are a strong and vital society? In outer space,
in the world around us, in Latin America,
in Africa, in Asia, in Wisconsin, we are
associated with a forward motion
and they have stood still, and I believe
on November 8, the people of this country
are going to choose to move again.
[Applause.] I don't believe that
this generation of Americans wants it said
about us what T. S. Eliot in his poem
“The Rock” said: 'And the wind shall say:
“These were decent people, their only monument
the asphalt road and a thousand lost golf balls. ”'
I don't believe that is what the people want.
I think they want to move forward... ”

And as Humphrey talks the farmers stare
down at the plat maps of their hands,
their eyes dark under seed company caps.
The straps of their overalls are like
the straps of a sky diver's parachute
the moment before it fails to open.
They sit as if fallen into the pews,
the same pews they sat in as boys
and in which a few of their boys sit now,
wondering who this man is their fathers
made them come along and listen to.
He is saying, in the third-person,
as if observing himself from a distance,
that Humphrey will fight for them,
that no one in Washington gives a damn
about a farmer way out here in Wisconsin
but that Humphrey does and that Humphrey
will fight for them. But rather than rousing
them into cheers they seem to sadden,
as if all Humphrey is is a messenger come
to tell them how little their lives matter.
And in this boy's restless folding and
unfolding of the campaign literature is
the suppressed hatred he feels for this man,
this Humphrey, for having come all this
way to hurt his father, who sits
with his head bowed, as if praying
for him to shut up. And Humphrey,
recognizing he is losing them, takes
a step back and says, “Now, folks, folks,
lemme tell you why agriculture matters.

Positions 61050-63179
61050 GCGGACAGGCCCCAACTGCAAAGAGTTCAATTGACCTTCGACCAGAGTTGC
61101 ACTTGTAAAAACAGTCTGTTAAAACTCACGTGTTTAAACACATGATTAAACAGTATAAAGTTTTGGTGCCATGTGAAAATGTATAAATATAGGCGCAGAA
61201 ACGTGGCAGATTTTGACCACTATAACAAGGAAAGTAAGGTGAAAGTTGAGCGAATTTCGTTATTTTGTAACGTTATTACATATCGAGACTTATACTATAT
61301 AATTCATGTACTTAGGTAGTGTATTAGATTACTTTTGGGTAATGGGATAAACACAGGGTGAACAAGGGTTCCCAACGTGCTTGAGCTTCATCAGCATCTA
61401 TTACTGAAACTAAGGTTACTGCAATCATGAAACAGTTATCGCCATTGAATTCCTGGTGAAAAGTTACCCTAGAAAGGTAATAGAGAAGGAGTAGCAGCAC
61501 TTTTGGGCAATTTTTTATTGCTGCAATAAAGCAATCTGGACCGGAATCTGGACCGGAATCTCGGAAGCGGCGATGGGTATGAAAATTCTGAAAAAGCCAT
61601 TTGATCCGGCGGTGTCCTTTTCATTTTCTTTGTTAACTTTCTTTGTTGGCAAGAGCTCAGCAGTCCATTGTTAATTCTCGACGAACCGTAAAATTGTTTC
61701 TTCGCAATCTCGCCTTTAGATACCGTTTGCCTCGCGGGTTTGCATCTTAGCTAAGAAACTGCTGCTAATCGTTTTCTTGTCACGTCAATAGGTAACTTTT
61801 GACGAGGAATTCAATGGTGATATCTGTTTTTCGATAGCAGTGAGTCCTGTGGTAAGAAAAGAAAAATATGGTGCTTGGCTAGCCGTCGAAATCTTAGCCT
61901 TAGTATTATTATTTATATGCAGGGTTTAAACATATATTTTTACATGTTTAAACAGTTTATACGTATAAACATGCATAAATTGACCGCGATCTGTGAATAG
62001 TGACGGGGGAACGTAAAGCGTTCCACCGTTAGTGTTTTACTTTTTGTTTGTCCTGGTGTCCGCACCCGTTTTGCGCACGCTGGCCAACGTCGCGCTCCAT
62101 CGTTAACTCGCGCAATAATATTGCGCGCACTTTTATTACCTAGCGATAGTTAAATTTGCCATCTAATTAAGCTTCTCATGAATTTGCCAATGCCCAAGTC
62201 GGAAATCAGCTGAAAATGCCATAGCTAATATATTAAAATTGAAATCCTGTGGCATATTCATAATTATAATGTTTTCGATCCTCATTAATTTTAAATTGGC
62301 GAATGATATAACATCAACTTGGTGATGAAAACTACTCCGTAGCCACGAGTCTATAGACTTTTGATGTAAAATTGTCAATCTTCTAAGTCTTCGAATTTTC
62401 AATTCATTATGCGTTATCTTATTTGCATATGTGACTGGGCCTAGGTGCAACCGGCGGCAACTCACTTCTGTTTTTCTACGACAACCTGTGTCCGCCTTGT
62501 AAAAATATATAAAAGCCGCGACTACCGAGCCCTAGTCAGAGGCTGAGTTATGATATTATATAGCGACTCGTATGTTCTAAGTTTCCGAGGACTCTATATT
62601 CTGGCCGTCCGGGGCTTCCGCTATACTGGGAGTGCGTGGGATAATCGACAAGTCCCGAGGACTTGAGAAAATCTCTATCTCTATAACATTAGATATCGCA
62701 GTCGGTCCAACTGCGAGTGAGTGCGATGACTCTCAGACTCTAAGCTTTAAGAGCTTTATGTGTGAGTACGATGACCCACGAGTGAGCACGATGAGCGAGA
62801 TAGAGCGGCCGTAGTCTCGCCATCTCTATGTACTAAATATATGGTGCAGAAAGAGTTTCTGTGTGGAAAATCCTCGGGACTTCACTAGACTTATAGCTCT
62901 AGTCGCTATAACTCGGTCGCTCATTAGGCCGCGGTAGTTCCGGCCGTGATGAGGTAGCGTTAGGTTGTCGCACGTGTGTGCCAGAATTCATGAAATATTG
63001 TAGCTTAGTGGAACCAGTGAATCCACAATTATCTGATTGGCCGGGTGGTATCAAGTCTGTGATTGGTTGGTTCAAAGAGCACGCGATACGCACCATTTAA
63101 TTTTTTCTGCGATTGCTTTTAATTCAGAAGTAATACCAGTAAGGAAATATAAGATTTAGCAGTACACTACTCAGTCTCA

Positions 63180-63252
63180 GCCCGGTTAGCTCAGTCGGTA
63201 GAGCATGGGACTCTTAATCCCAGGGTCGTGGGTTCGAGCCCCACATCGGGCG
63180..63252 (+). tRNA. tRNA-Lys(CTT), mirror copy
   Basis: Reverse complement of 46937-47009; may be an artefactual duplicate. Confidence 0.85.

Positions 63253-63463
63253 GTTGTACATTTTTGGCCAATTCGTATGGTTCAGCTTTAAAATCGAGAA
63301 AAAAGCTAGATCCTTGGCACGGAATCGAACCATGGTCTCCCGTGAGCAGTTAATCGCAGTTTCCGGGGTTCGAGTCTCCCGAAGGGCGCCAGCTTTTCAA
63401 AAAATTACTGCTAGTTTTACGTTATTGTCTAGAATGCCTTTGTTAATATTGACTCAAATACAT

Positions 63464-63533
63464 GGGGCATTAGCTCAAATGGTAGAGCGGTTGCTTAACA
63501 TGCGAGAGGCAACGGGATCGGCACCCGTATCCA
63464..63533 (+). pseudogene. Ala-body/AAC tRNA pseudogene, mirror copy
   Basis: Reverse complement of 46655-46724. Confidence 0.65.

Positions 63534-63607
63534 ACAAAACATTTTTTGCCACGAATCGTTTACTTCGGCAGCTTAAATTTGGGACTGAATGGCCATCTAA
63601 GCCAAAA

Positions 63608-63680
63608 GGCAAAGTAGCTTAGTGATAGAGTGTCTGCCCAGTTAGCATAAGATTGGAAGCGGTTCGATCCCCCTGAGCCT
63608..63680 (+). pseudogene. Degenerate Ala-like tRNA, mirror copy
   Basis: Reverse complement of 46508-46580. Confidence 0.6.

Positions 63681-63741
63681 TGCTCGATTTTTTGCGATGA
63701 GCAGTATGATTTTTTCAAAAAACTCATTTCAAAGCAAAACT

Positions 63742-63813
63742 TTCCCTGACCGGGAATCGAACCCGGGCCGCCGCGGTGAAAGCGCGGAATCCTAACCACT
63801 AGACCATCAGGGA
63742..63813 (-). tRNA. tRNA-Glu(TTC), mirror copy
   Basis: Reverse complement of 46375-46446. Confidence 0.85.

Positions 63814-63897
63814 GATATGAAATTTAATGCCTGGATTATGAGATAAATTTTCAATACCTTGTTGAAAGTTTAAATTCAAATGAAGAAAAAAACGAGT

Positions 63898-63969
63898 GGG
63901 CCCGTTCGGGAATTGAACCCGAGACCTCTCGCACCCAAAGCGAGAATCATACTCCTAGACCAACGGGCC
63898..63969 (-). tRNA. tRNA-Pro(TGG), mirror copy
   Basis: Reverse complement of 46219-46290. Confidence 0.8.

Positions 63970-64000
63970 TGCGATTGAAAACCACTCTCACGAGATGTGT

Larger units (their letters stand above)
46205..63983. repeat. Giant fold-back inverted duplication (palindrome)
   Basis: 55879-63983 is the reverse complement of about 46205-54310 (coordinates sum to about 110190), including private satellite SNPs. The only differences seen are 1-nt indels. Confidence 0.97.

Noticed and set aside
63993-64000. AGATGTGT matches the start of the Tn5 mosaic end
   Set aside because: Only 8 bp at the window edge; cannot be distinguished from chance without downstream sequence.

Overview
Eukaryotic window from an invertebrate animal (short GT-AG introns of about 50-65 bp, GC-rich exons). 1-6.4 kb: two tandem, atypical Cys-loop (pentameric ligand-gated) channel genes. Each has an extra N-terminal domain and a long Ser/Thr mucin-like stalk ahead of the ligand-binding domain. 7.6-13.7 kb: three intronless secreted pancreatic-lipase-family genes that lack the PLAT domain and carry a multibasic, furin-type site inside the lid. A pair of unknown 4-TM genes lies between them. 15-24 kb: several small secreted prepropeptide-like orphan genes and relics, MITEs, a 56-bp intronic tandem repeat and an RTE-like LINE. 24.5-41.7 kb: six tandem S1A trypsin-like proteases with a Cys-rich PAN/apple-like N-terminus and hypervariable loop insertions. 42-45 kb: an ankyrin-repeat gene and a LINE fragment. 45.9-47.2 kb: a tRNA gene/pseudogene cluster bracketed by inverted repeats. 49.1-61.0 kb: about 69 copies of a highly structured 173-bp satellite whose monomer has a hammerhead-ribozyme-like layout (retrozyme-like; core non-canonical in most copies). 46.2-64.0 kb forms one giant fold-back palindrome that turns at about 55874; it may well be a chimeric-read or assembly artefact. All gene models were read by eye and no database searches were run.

Jefferson said...”

After the young prince has given his speech
like a gift to each of them, the reception
line passes through him. At first he tries
to stare into each face but in time they flicker
past so fast he can see the skulls under their skin.
They become ghosts to him. After, in the car
flexing his hand he wants to ask her
did she see it too but by the weight of
her head on his shoulder he knows
she's asleep. He wonders if she is
having that dream she has told him
about. It is a simple dream. He simply turns
around, to fill a glass of water at the sink,
or to walk to the edge of the garden,
and she sees the back half of his skull
is missing. At the hotel he carries her
up the great stairs to their suite to the delight
of the well-wishers in the lobby. They applaud
as if it's a campaign ploy, something that
was planned, but it's nothing but a man
carrying his tired wife up to bed.

The day Kennedy is shot Humphrey
disappears. He is gone so long she goes
out driving beneath the flags at half-mast
but she can't find him and goes back home
to wait. Deep in the night she hears
the doorknob turn, feels the familiar weight
of his body in the house, on the stairs,
but heavier somehow, as if in walking
he has taken into himself all the grief
of the city. Years later he will die
in a Minnesota hospital, but not before
calling friends to invite them to his funeral
as if to a party, even Nixon. And once
everyone has been invited he will begin
going from room to room telling jokes,
trying to cheer the last days of the dying.

You died and no one sweeps the snow
off your grave, Hubert Humphrey,
no flame burns for you forever, no soldiers
stand guard at your tomb. May you
rest in peace. You were no prince
but you had a good heart to stand
there in that cold church in Wisconsin
that April day in 1960, talking to those farmers
who, made nervous by your attention,
rifled through the hymnals out of habit
as you spoke to them about their lives,
you who knew enough to afterwards
descend amongst them to tousle
their boys' hair as if they were your sons.